What if the key to improving our mental health was actually linked to something that has nothing to do with what’s going on inside our HEADS? Today, we’re taking a deep dive into the gut-brain connection and the eye-opening connection between gut health and mental health. 

Depression and anxiety are a big deal and something that affects more of us than we probably even realize. In fact, it’s estimated that over 350 million people worldwide are affected by depression alone.

If you’ve ever struggled with either some form of depression or anxiety, or both, or even if you just know someone who has, THIS post is for you.

I’m a forty-something woman who knows EXACTLY what it’s like to struggle with losing weight and getting healthy, as well as what it means to struggle with depression. So this topic is definitely one that hits very close to home.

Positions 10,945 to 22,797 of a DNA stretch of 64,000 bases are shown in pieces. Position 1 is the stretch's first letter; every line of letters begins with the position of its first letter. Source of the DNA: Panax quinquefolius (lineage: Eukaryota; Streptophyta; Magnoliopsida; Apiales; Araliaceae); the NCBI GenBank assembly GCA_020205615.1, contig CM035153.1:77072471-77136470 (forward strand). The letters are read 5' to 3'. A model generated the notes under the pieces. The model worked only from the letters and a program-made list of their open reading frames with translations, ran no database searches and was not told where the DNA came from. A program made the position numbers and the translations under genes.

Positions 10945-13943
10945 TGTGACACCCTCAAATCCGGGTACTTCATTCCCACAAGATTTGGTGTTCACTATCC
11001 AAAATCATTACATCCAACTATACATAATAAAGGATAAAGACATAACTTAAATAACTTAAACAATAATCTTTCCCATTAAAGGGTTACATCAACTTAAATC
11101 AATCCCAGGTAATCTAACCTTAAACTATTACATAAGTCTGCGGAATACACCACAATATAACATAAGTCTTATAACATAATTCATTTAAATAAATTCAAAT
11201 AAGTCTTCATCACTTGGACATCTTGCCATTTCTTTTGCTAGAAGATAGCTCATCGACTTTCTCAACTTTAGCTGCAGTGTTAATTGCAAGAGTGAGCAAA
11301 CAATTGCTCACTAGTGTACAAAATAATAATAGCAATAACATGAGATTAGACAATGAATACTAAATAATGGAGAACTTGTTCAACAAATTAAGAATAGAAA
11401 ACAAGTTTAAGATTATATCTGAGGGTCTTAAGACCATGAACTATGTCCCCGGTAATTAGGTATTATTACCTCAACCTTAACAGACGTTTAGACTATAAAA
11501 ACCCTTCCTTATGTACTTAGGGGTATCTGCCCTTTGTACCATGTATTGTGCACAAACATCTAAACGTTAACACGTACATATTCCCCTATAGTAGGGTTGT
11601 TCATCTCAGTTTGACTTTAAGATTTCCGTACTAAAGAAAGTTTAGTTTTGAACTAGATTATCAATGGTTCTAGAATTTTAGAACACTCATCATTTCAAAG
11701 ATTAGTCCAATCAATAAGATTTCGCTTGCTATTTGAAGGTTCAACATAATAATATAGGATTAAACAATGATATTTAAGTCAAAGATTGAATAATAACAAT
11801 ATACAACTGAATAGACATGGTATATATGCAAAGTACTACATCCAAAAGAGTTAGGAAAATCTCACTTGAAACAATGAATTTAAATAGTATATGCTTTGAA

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The Gut-Brain Connection is One You Need to Know About

But today, I want to talk specifically about a topic that I think we don’t always attribute to PHYSICAL health (even though there is a huge amount of research showing just how connected it is).

That is this issue of MENTAL health.

Specifically, the depression and anxiety that affects SO many of us in our day-to-day lives, sometimes to the point where it is hard to function and equally as hard to even find the motivation to focus on our physical health.

Because it really is all connected.